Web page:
December 02, 2009
OK, so I guess we can say the whole "stay silent and hope this goes away" approach didn't work out so well for Tiger Woods, yes?
Woods is in the midst of the worst crisis of his life, a marital apocalypse brought on by his confession of "transgressions" that, at best, involve one woman not his wife, and at worst -- well, you can imagine the "at worst."
So it's time for Tiger to come clean. (Aside: we see now why he didn't in the first place, don't we?) Hopefully for Tiger, it can't get much worse than this -- the first revelation of infidelity is far, far worse than any possible subsequent ones -- so now that the first skeleton has tumbled out of the closet, it's time to haul out any more that may still be in there.
There are several steps he needs to take, immediately. First off, he needs to quit blaming the media. I'm not saying this as a member of the media, I'm saying this because blaming someone else for his own failures of character isn't going to win him any lasting sympathy. The whole "I did wrong but it's also your fault for publicizing it" approach he took in his apology is cheap and a way to skirt the real issue. (Plus, there's an old saying by Mark Twain that you don't pick a fight with someone who buys his ink by the barrel -- or, in 21st century terms, who counts his site visits in the millions.)
I'm not saying the media were blameless here; you could sense TMZ salivating with excitement at the prospect of Woods or his wife getting arrested and perp-walked out of their Windermere home. And when the "charges" against Woods ended up totaling $164 -- or what Woods has lying around in his change jar -- TMZ looked both foolish and vindictive.
Not every media outlet is that bloodthirsty. Most are simply reporting the facts, and thanks to Woods himself, the facts alone are damning.
So this is what Tiger needs to do. He needs to use the media like he's never used it before. He needs to go on "Oprah" and do a Barbara Walters special. He needs to appear with his wife, Elin, at his side -- assuming, of course, she wants to stay at his side after all this -- and he needs to appear in lots of long, slow shots staring out over the water behind his house in contemplation. He needs to get new images of himself out in public to counteract the sound of a desperate cheater on that voicemail.
He needs to open every door, tell every tale, lay out the truth. Not in graphic detail, but complete in scope. If he's been a serial adulterer, he needs to confess. If it was this one time, he needs to confess. But no more half-truths, no more hiding. He can't crack the door partly open and expect that people will be satisfied. That's how this:
... becomes this:
If he wants this to go away -- and it will, eventually, no matter what -- and yet still retain some of his dignity and his image, he needs to open every door now.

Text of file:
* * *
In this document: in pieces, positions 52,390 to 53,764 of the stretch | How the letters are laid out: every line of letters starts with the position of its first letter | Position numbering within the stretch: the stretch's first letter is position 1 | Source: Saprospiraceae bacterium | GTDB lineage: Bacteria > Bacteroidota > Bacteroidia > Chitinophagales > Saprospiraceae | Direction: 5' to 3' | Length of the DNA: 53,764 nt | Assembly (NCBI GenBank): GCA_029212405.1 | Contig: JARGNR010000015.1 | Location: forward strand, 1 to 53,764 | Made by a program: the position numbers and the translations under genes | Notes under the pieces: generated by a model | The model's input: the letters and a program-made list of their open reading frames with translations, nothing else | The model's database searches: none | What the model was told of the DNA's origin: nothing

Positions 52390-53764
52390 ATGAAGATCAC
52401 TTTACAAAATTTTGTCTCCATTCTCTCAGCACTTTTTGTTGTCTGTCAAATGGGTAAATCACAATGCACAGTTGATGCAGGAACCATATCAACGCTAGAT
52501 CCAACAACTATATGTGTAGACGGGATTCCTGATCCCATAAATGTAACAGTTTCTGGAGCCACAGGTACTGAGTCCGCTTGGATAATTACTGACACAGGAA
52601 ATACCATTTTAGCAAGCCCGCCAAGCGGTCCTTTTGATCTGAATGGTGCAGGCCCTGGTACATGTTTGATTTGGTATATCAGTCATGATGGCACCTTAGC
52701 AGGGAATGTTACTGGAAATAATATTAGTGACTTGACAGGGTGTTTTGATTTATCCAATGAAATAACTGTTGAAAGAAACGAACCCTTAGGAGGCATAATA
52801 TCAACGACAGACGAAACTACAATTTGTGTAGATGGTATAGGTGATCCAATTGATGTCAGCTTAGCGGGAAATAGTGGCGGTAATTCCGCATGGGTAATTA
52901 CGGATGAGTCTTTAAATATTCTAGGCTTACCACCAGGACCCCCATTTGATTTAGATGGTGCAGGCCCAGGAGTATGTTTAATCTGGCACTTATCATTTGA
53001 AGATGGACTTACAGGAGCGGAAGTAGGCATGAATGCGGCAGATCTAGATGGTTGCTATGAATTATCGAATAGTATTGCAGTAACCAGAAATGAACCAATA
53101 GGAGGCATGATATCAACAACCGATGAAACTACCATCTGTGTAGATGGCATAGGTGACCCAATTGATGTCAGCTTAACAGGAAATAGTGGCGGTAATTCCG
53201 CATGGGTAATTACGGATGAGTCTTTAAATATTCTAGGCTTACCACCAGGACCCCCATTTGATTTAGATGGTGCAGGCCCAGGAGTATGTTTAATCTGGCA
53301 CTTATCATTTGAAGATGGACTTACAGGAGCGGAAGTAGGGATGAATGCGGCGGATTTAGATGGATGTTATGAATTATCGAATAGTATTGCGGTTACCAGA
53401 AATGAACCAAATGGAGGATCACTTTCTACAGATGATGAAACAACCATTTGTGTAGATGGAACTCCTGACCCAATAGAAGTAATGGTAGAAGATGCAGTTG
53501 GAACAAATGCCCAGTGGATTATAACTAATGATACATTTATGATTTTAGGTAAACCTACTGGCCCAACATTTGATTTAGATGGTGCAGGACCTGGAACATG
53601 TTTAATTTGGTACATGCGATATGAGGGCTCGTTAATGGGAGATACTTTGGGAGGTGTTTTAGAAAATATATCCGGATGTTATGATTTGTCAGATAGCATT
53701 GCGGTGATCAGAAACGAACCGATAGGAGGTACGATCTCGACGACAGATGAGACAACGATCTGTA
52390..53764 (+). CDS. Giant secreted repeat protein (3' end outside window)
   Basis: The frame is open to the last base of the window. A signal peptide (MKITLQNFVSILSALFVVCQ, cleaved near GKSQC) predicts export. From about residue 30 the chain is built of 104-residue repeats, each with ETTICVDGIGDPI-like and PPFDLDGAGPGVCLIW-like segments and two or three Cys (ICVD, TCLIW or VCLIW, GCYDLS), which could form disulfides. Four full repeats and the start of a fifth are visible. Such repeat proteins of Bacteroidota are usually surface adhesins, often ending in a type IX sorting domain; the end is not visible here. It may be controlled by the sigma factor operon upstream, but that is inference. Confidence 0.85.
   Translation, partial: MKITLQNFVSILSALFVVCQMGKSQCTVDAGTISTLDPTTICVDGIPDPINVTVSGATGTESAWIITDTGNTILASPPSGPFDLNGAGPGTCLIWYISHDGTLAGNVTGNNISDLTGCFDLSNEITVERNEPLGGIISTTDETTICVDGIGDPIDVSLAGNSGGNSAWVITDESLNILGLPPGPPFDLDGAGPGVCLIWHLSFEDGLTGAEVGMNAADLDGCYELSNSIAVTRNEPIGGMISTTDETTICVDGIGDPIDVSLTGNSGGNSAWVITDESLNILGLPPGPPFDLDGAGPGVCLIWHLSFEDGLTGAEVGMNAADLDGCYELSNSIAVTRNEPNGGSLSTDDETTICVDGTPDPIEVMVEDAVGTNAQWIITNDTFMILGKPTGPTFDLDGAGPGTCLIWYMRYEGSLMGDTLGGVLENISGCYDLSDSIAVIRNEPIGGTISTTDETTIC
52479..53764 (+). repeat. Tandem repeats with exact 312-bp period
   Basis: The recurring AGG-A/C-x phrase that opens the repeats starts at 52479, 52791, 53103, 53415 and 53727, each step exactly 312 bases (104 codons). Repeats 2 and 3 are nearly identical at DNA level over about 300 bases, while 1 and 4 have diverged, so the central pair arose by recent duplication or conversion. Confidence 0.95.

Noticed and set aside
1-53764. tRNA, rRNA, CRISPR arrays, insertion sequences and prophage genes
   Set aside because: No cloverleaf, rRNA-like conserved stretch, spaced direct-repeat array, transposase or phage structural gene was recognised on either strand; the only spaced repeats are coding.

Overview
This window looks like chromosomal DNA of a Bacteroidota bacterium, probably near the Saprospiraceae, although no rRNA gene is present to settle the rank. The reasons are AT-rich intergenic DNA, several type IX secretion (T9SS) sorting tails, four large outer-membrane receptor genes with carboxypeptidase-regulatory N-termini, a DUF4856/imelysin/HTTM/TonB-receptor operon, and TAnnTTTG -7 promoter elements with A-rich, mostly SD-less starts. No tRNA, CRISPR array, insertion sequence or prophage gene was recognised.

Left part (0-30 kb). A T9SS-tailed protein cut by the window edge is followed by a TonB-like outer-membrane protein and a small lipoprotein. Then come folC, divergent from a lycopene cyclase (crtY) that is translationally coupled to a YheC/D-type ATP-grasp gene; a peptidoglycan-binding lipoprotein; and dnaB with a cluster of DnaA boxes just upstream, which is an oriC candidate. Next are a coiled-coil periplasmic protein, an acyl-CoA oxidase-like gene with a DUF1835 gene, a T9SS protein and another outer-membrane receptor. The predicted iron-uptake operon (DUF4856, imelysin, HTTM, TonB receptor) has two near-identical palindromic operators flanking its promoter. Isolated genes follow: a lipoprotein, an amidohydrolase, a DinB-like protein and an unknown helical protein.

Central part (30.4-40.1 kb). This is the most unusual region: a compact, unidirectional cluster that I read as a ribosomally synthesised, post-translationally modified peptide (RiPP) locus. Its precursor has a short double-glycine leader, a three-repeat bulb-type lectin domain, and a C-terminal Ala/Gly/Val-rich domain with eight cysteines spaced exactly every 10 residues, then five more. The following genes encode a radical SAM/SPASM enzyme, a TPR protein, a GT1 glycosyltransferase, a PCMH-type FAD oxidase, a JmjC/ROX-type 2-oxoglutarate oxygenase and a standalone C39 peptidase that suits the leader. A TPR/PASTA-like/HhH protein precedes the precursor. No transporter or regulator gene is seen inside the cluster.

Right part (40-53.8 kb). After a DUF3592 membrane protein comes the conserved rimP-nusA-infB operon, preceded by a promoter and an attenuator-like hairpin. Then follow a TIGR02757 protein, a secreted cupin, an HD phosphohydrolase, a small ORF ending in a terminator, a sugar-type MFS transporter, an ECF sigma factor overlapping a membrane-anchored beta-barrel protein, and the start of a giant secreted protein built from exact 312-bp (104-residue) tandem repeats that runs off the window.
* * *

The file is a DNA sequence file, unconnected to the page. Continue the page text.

He needs to go on soft-pitch talk shows and use some handpicked Golf Channel/ESPN interviewers to lob him questions that are hard, but not too hard. And he needs to go on David Letterman's show, for obvious reasons -- Letterman had his own dalliance with infidelity earlier this year and would be a sympathetic figure.
Along the way, he should hire a willing and malleable writer -- one of the ones who kept insisting that this is no big deal and we needed to move on -- to bang out a quick autobiography with a soft-focus photo of him and his family and a generically inspirational title like "Lessons Learned." There are surely already books in the works on this; why not get the story straight from Tiger himself?
Also, he needs to undercut the people who would sell him out for a quick buck. Was there only one mistress? Were there more? He knows, and he knows that they're seeing the six-figure check that Jaimee Grubb just banked, and he's got to realize that they're thinking they could use a little extra holiday cash too. So he's got to do everything he can to marginalize any woman who might come forward with her own "My night with Tiger" story, by painting them as opportunistic gold-diggers ... though not in so many words, of course.
He needs to do this all now, in the Christmas season but before the holidays actually hit. People will be more focused on their own lives and less likely to sit down and pore over the details of his stories. And then he needs to zip it shut tight and disappear for six weeks. The media needs fresh meat, and by the time Tiger returns to the course in late January, his story would be old news. He'd have one extremely uncomfortable press conference, and then he'd get back on the golf course and that would be that.
Tiger Woods screwed up. Phenomenally. But there's a way out of this for him, a way that these sins could actually humanize him in the eyes of the public. What worked for him before isn't going to work for him now, but there's still a chance he could rehabilitate his image.
But he's going to have to start from the ground up.
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